Some twenty years ago, Richard Learoyd built a camera obscura with which, in a rejection of the proliferation and subsequent trivialization of photographic images, he has been creating pictures of rare perfection; portraits, very often of women, whose subjects cleave from the shadows without ever completely reaching the light, trapped in an instant of introspection and, occasionally, perplexity.
Learoyd’s work converses with the history of painting, and in particular the work of Dominique Ingres, as the British artist has acknowledged; but his interest in the past, to which the use of a technically outmoded photographic technique bears witness, does not seem to be directed only at visual art but also, and especially, at his portraits. As in his series of photographs of wrecked cars —onto which the shadows of a silent and perhaps deadly tragedy are projected, though also those of a rare form of beauty— his portraits do not seem to be entirely of this world, but rather trapped in a painful event from the past. Yet their proud negation of the present, their deliberate resistance to admitting that they are being photographed, from which the tension of the image arises —which pulls us along with it, and seems so distant from the sometimes defiant resolution that is permitted by many of the sitters of Julia Margaret Cameron, with whom Learoyd is often associated— turning these portraits into something akin to a testament to the methods of dealing with a trauma that appears not only etched into their faces but also in the way they have been portrayed.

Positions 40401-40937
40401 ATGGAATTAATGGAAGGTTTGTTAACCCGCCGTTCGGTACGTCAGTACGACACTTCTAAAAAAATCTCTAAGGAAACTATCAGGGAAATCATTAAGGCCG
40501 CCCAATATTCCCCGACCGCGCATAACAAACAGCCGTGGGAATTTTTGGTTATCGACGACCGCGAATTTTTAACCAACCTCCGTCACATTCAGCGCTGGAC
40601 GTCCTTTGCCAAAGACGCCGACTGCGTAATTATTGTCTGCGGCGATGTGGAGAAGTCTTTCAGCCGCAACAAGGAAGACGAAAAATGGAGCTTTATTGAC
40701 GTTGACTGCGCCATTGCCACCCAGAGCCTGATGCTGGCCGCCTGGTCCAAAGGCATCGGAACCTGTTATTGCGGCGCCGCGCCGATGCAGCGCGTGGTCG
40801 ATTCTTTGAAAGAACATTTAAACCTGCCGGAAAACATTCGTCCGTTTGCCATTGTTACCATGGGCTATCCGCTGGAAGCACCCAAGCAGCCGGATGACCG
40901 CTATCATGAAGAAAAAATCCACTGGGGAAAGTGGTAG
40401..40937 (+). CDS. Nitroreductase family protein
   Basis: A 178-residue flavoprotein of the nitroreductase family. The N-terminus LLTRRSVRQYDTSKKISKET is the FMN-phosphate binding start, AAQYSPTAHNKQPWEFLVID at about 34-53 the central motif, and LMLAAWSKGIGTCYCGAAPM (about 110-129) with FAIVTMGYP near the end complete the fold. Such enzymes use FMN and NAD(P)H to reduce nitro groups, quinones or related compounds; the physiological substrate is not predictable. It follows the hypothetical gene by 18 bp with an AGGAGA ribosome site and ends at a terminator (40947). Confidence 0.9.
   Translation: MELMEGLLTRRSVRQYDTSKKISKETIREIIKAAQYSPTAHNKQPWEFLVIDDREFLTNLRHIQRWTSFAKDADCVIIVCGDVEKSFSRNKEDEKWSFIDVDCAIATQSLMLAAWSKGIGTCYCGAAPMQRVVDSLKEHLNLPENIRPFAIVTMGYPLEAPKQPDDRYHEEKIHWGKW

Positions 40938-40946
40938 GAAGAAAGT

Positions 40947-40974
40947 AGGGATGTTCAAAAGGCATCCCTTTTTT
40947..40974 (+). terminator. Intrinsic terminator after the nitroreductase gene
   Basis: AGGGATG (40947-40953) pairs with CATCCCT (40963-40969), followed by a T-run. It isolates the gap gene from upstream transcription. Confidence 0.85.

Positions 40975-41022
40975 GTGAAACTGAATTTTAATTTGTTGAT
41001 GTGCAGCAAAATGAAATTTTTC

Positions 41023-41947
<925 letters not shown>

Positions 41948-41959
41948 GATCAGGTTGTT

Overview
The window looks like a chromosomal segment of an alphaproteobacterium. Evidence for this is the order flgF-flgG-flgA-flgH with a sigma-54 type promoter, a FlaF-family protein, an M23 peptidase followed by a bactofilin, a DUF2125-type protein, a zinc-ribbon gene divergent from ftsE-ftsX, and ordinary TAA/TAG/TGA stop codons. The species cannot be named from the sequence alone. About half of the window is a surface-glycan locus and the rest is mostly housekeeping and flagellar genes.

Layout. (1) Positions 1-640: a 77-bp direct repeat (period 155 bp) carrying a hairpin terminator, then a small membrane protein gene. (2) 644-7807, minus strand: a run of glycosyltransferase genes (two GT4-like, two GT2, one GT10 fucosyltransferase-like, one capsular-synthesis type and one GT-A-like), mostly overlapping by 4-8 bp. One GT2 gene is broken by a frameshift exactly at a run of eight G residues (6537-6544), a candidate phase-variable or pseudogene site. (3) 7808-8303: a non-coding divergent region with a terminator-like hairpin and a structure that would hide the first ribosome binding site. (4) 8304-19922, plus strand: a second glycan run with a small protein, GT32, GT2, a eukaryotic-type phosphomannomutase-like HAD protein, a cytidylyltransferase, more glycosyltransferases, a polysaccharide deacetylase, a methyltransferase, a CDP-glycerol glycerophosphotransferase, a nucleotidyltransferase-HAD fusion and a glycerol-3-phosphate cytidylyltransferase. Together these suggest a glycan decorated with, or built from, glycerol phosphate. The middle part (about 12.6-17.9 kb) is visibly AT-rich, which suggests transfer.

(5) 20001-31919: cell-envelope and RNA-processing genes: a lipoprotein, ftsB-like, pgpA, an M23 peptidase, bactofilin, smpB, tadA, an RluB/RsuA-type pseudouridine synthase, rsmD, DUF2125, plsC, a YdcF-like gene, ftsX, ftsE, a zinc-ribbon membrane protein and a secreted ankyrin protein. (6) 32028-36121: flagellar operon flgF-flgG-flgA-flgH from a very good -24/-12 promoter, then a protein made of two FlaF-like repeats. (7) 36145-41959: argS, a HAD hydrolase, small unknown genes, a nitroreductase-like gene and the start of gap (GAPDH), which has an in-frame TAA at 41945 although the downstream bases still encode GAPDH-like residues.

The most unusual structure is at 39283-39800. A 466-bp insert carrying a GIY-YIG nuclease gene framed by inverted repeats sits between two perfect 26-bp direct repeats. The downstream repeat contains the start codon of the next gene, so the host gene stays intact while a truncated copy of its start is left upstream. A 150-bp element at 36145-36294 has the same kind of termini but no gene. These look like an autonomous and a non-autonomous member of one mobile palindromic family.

“Being in the world is having already fallen, given that being in the world means always having been thrown”, wrote Martin Heidegger, and his statement is particularly opportune in relation to the history of women. But the women portrayed by Richard Learoyd seem as vulnerable as they are resolute, as fragile as they are strong, as trapped by the shadows of the past as they are eager to leave them behind. We come from the shadows but perhaps we are heading towards the light, and our biography is the narrative of a laborious ascent. And perhaps it is true what someone once said: that those who sow in tears shall reap in joy.
Patricio Pron is a novelist, and won the Alfaguara Fiction Award in 2019 for his book Tomorrow We Will Have Other Names.